Veteran Refused Job Because Of Service Dog Needed For His PTSD
We saw a case like this only a few months ago – a military veteran was denied employment as a truck driver in Texas based upon a disability which was controlled by medication. Why? Because it was against “company policy.”
A newly filed suit by the EEOC in Florida similarly alleges that a trucking company refused to hire a military veteran who required the assistance of a trained service dog for his PTSD – because it has a “no pet” policy.
The Florida vet sought a driver position, signed up for and was admitted to the drivers’ certification course, and disclosed his disabilities and his use of a trained service dog “to help control anxiety and to wake him from nightmares caused by post-traumatic stress disorder (PTSD).”
He “successfully completed the training program, but was denied advancement to orientation and additional on-the-road training,” because of the company’s “no pet” policy, and was not hired.
Reasonable accommodation Required
This refusal to permit a reasonable accommodation for a disability, if true, violates the Americans With Disabilities Act (“ADA”). An EEOC regional attorney said, “The use of a trained service dog can be a reasonable accommodation. Employers must provide reasonable accommodations to an employee with a disability.”
Another EEOC attorney commented that this “refusal to accommodate [him] is an example of the hardships that returning veterans with disabilities can face as they seek to reintegrate into civilian life. Those challenges are hard enough without an employer denying someone a job simply because he needs a service dog, as so many do.”
The Texas Case
The case in late 2016 involved the largest refrigerated trucking company in Texas. The EEOC sued claiming that it was “company policy” not to hire an Air Force vet suffering from bipolar disorder because he took medication to control his condition, even though he had medical reports showing that he could drive safely.
An EEOC attorney said then that no individual medical assessment was made as to his condition, and that the company not only violated the ADA but “lost an opportunity to add a valuable employee to its team. Mr. Brown is a veteran who gave years of his life for his country and who has gone on to become a successful truck driver with another company – which should demonstrate his professional fitness.”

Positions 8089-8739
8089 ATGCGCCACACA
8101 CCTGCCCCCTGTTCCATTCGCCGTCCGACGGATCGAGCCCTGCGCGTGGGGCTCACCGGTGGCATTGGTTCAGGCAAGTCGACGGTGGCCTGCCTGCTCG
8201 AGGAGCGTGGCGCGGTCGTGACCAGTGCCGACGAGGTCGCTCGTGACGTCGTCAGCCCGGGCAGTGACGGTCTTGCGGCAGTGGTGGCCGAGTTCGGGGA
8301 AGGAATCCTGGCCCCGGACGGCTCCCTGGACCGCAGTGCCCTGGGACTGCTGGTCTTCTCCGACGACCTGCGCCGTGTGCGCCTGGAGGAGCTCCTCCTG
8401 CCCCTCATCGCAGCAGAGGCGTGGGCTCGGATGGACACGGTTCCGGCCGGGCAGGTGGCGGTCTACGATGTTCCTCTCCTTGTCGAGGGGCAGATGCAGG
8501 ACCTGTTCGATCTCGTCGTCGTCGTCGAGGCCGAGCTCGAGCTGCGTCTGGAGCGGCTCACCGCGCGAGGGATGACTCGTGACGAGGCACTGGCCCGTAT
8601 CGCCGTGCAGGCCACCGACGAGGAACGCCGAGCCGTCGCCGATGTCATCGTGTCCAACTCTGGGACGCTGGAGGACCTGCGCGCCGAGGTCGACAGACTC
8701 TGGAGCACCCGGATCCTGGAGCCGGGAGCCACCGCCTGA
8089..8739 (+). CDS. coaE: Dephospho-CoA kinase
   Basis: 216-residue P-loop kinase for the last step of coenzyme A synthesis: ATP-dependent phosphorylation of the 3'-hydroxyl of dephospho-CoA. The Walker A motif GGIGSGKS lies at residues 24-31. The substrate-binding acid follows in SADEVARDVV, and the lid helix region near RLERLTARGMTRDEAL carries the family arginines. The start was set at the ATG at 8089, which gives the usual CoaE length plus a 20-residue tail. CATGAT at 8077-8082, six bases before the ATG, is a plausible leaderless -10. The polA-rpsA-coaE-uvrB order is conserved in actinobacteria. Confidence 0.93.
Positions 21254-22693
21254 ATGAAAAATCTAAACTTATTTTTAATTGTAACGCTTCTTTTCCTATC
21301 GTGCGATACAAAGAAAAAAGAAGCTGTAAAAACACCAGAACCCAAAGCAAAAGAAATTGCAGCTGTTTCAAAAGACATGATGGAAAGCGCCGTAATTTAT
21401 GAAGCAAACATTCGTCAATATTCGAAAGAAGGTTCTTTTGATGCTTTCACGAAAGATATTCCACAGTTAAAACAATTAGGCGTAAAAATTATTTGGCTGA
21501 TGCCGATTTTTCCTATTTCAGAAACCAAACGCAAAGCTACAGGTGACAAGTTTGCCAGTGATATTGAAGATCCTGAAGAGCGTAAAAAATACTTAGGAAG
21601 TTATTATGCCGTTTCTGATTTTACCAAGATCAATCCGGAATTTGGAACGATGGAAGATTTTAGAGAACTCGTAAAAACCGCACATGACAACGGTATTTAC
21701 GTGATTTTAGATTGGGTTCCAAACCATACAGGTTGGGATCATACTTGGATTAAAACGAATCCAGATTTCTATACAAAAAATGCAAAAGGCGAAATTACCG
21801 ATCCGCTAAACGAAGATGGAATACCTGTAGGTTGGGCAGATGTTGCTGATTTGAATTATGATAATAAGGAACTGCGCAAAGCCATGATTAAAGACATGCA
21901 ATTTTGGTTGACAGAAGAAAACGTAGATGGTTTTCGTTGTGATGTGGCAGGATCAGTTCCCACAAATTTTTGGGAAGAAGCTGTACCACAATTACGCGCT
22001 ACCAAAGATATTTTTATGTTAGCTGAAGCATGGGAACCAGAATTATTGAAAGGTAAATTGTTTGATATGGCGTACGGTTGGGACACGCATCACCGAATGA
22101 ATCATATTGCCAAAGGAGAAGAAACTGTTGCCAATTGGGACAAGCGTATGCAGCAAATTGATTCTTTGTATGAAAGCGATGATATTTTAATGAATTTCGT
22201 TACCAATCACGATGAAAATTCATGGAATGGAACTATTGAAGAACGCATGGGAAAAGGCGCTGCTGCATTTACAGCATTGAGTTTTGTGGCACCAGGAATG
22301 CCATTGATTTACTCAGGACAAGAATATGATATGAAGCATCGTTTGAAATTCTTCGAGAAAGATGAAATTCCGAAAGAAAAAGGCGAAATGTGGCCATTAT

Takeaways: This new case is similar not only to the Texas case, but also to the cases which we have discussed in which the would-be employer refuses an American Sign Language interpreter to a deaf applicant or employee, or an alternative test to a person who cannot provide a urine sample because of renal failure; or to the host of others where a blanket corporate policy is used to refuse an applicant or employee a reasonable accommodation.
As I posted previously:
- Employers must conduct “individualized assessments” when they have concerns about an employee’s ability or fitness to perform the job duties. In my post, “Just Say No (To Blanket Drug Exclusions For Job Applicants),” I quoted an EEOC official who said that “Even when drug tests are permitted under the ADA, they cannot be used to discriminate against qualified people with disabilities. Companies need to be mindful that they may need to make exceptions to drug use policies as a reasonable accommodation.”
- “Fears, biases or stereotypes” against people with disabilities is at the core of lawsuits and charges filed under the ADA. An EEOC attorney said recently that “It’s not only bad business to forgo hiring a qualified employee simply because of fears, biases or stereotypes against people with disabilities, it’s also a violation of the law.”
- Another EEOC attorney said that “People with disabilities have one of the highest unemployment rates in the country. Providing equal employment opportunities to all job applicants – including those with disabilities – is not just the law, it is good for our economy and our workplaces.”